Will The Wolf Survive?

“The title came from a National Geographic article called “Where Can the Wolf Survive?” or something like that. It was this whole thing about wolves being misinterpreted. And the fact they were getting pushed out of North America. We started getting these ideas about drawing a parallel between that and American culture. In the same issue there was a thing about the cities pushing out the smaller people, the smaller beings, and they had a picture of this one guy thumbing a ride down the road with a suitcase and a dog, all this visual imagery that suggested a parallel with the wolf story. Well, it was like a hopeful sort of thing. It is a song about hope.”Louie Perez (281)

One Time One Night

“This song has the same sort of feel to it [as Will the Wolf Survive? – Ed] There’s all this dark imagery, but ultimately it talks about survivors; people bouncing back from the worst sort of things that could happen to them. I guess that song was specifically about America.”Louie Perez (281)


“”Peace” was a dream. We were on the road and I had this dream of seeing Dave [David Hidalgo – Ed] alone on stage on a stool playing the guitar. And I could remember some of the lyrics he sang. I told Dave about it. And I was trying to think how it went and I could remember a couple of the verses. I kind of sang the melody to him.”Louie Perez (282)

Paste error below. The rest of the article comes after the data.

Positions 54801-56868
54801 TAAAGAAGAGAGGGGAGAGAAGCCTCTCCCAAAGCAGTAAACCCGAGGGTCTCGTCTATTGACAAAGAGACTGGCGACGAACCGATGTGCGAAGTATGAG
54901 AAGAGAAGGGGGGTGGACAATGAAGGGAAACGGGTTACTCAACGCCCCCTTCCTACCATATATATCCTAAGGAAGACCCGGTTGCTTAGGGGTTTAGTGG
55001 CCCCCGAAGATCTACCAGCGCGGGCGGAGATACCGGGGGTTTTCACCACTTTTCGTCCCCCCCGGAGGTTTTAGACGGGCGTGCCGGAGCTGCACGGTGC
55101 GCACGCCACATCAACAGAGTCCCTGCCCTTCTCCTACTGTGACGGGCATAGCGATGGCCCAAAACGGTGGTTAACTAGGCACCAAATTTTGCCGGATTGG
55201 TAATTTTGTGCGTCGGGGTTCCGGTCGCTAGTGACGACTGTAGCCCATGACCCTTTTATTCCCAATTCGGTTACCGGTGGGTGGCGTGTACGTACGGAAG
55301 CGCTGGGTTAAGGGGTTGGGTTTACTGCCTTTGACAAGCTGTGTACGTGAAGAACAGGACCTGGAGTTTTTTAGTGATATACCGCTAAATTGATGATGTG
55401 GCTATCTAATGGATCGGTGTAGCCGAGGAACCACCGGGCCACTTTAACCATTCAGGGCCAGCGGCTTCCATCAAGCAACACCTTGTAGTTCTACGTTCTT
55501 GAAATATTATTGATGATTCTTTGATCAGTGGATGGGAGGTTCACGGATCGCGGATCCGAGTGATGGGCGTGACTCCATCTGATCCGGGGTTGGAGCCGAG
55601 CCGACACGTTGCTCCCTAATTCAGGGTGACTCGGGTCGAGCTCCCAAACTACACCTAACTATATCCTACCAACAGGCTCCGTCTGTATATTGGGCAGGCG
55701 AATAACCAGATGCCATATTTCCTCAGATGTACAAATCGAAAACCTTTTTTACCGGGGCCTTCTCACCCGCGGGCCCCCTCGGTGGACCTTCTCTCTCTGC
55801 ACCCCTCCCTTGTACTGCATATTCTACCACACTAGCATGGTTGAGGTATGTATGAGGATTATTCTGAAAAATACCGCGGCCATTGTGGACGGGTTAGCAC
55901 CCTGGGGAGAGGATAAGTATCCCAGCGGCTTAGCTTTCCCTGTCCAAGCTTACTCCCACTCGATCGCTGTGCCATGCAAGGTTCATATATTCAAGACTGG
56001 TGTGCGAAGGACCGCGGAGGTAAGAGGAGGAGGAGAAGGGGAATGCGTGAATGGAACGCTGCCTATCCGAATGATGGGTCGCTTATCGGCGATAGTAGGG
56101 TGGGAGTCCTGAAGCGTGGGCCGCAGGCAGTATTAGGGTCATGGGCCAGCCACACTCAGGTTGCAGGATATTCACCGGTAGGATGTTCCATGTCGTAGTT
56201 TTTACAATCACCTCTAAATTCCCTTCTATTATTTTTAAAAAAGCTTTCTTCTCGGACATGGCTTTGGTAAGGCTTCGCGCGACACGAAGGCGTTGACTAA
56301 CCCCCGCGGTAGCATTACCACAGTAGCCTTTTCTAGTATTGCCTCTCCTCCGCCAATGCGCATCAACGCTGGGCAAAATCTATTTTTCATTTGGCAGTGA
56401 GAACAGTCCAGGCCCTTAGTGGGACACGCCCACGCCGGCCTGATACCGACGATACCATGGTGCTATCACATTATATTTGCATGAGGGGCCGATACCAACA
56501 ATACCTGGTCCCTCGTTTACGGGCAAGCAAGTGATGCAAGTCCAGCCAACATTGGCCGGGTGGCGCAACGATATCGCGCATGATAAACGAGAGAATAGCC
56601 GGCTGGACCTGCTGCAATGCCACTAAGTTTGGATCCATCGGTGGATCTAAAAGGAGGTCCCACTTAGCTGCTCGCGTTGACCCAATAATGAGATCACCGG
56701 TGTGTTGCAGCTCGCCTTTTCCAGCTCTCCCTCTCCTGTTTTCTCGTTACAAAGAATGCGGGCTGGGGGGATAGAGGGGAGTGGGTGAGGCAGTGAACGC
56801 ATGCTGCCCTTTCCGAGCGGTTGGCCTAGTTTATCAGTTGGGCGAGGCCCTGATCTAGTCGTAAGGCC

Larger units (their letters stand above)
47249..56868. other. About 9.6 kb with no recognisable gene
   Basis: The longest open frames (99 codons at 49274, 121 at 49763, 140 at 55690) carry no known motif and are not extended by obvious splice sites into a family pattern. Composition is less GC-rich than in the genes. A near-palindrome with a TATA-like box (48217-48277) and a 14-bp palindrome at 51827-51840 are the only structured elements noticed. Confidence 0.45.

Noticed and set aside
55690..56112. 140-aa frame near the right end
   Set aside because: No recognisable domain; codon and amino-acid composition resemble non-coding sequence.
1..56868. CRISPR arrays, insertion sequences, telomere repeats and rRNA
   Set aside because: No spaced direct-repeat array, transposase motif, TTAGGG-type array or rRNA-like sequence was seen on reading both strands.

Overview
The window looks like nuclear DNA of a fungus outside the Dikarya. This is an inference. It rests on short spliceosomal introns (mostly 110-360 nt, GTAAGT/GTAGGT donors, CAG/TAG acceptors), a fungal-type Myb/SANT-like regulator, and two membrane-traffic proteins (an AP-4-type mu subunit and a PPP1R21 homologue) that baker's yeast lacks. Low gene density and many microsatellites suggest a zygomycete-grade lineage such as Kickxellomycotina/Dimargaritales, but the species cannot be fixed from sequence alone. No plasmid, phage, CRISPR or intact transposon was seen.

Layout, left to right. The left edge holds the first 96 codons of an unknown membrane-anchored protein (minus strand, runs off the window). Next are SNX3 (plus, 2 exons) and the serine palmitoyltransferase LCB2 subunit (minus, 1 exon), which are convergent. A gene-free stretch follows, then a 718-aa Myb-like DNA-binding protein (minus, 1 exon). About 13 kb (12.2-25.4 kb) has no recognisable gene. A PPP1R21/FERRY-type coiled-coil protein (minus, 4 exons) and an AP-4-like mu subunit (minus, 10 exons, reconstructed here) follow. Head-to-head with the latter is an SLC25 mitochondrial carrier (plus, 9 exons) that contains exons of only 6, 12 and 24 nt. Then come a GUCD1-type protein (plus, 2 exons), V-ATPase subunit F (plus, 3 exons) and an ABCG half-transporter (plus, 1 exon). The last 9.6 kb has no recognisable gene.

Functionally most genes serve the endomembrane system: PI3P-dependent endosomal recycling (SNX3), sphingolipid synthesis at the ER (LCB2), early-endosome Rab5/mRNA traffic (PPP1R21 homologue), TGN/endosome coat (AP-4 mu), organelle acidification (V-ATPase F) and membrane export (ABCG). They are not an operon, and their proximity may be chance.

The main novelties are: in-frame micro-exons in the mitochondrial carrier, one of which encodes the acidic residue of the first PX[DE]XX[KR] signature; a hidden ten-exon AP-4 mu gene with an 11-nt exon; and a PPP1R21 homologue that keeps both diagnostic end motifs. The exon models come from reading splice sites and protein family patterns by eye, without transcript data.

Wake Up Dolores

“Dave first played it on a 12 string and it sounded almost African. And I had this idea about writing something about indigenous people who were displaced by the wars in Central America and how they had gone back to reclaim their homeland. I told Dave I had this idea about people traveling back home again. So I wrote the lyric based on that idea of a husband and wife who are heading down that road back home and it’s a long walk. It talks about “the stones are hard on the endless road”.”Louie Perez (283)

Reva’s House

“This was sparked by a story by a Southern writer named Reese Dejapancake who took his life when he was 26 years old. He had one story with the character Reva, who is a little bit disenfranchised, desperate. One of the American dreams unfulfilled kind of things. A lot of people have read into that song and felt that it was about abuse. I tried to tie in a dysfunctional relationship. I saw the male character as an alcoholic. I’ve been in recovery myself for four years so I went with that.”Louie Perez (284)